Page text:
How Does a Seismograph Work?

Answer

A seismograph is a very unique device that is used to measure earthquakes. This works by being connected to bedrock and measuring vibrations. You can find more information here: http://edhelper.com/ReadingComprehension_54_2604.html
Q&A Related to "How Does a Seismograph Work"
The simplest form is a mass, say a large heavy rock, hanging from a long string. If the ground moves, the rock will swing and, if you have a pencil tied to the rock so that it drags
http://answers.yahoo.com/question/index?qid=201205...
Natural Disasters Image Gallery Jason Reed/Getty Images The Richter scale is a logarithmic scale, meaning that the numbers on the scale measure factors of 10. See more pictures of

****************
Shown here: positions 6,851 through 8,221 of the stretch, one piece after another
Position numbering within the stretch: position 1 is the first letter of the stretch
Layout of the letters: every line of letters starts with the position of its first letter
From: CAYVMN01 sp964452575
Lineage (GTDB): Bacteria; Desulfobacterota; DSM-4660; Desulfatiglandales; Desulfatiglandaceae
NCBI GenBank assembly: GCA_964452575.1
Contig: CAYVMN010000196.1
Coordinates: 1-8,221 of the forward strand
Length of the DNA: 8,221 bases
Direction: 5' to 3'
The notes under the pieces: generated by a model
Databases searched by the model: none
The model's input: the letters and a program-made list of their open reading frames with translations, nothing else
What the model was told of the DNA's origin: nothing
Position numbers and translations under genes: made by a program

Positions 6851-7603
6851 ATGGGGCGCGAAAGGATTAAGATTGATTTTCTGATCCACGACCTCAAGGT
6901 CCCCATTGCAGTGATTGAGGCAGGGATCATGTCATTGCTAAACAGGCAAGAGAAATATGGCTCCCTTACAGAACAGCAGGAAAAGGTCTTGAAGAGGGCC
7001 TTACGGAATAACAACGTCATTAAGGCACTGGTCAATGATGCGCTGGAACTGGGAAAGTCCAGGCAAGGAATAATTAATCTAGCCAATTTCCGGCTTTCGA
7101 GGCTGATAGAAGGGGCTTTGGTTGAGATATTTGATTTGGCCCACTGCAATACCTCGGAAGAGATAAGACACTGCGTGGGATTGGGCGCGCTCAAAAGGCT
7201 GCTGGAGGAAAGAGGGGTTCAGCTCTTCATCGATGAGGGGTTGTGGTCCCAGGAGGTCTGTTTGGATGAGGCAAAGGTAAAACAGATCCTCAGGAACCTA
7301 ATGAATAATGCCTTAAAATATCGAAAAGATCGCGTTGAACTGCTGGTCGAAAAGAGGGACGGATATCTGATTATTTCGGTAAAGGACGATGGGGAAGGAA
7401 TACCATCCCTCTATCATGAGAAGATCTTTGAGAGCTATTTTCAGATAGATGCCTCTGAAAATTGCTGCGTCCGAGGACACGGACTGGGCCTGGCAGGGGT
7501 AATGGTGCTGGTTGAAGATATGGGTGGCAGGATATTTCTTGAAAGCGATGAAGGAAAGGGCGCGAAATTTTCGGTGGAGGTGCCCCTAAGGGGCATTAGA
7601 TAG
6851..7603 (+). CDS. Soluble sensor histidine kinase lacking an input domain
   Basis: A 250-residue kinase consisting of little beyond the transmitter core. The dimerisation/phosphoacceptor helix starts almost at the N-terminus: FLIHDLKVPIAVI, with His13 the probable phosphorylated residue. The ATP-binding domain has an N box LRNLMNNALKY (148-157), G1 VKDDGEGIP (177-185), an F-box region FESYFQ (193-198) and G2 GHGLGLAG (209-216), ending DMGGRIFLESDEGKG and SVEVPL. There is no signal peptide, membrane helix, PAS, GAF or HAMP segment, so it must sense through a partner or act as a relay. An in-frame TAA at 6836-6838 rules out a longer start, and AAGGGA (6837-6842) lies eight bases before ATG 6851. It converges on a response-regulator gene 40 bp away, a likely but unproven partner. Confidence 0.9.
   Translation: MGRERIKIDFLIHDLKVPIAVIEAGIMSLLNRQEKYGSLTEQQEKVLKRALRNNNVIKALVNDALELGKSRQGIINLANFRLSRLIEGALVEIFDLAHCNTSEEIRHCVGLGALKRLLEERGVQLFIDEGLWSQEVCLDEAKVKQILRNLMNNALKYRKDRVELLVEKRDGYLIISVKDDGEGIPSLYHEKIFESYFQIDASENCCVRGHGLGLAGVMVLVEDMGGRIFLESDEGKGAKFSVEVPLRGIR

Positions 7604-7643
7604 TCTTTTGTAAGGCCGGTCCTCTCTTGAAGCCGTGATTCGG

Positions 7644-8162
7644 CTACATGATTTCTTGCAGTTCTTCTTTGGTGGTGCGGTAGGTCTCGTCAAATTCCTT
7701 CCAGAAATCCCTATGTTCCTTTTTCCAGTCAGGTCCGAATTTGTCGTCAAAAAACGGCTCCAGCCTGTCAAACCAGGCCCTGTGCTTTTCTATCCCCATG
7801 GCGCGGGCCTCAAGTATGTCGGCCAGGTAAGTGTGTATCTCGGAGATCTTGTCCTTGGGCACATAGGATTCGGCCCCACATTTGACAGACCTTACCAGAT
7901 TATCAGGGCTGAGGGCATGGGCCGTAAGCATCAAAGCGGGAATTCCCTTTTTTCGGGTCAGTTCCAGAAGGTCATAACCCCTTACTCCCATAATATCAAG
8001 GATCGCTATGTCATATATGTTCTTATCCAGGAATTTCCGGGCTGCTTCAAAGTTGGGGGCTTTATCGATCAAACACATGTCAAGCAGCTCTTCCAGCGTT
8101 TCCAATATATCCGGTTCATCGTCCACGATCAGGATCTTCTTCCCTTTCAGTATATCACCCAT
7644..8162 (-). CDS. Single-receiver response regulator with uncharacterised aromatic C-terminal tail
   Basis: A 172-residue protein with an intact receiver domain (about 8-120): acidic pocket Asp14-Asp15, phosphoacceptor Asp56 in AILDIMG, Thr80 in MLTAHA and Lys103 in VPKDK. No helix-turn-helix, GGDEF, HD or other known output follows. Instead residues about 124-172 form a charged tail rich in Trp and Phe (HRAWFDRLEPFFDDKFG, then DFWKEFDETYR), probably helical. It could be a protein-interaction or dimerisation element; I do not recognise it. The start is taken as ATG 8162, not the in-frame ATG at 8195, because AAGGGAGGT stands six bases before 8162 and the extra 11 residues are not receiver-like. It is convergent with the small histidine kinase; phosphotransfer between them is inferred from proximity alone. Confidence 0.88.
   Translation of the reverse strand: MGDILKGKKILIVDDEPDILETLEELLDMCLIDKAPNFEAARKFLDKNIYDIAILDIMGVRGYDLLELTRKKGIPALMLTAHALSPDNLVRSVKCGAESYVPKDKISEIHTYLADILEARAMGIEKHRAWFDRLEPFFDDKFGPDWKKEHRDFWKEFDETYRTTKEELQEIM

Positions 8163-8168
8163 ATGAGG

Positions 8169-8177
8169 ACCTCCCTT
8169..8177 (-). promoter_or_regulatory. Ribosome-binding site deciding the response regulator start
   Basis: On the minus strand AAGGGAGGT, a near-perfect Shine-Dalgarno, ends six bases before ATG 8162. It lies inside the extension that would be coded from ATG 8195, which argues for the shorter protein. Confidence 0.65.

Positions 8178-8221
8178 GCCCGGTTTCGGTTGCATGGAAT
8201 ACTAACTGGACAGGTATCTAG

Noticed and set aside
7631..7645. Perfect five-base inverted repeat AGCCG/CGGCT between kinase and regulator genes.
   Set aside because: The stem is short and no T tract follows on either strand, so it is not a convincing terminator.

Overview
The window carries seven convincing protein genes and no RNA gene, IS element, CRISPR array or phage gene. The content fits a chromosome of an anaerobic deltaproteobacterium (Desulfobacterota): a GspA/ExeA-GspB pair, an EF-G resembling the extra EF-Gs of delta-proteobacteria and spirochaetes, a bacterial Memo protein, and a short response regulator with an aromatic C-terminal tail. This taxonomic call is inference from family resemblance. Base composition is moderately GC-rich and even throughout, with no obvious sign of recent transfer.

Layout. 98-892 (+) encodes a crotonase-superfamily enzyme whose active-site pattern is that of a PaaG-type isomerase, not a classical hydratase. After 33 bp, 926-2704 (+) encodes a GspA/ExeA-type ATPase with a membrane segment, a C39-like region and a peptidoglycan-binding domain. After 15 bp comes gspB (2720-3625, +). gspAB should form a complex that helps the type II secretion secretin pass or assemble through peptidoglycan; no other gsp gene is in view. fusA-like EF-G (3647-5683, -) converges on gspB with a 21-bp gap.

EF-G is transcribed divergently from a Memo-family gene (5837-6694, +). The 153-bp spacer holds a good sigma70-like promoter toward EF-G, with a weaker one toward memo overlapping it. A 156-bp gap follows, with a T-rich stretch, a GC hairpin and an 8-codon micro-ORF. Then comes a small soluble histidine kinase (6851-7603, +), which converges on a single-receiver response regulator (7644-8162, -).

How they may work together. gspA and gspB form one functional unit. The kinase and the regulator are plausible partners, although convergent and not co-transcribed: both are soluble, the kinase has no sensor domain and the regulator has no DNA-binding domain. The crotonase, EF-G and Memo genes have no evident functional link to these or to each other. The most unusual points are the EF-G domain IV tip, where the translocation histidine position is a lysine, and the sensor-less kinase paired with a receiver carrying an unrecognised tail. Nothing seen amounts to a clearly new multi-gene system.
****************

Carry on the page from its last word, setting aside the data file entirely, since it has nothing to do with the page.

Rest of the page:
http://people.howstuffworks.com/question142.htm
Telegraph is used in transmitting and receiving message over long distances. A telegraph message is being sent by an electrical telegraph operator or telegrapher using Morse code.
http://www.ask.com/web-answers/Society/History/how...
A thermistor works as a normal resister but uses an addition that modifies the resistance based on the temperature. The change in resistance in the circuit gives you your temperature
http://www.ask.com/web-answers/Consumer_Electronic...
Explore this Topic
Seismographs are placed on to the Earth's surface, and firmly secured to prevent damage. When an earthquake happens, most of the seismograph shakes along with ...
About -  Privacy -  Careers -  Ask Blog -  Mobile -  Help -  Feedback  -  Sitemap  © 2014 Ask.com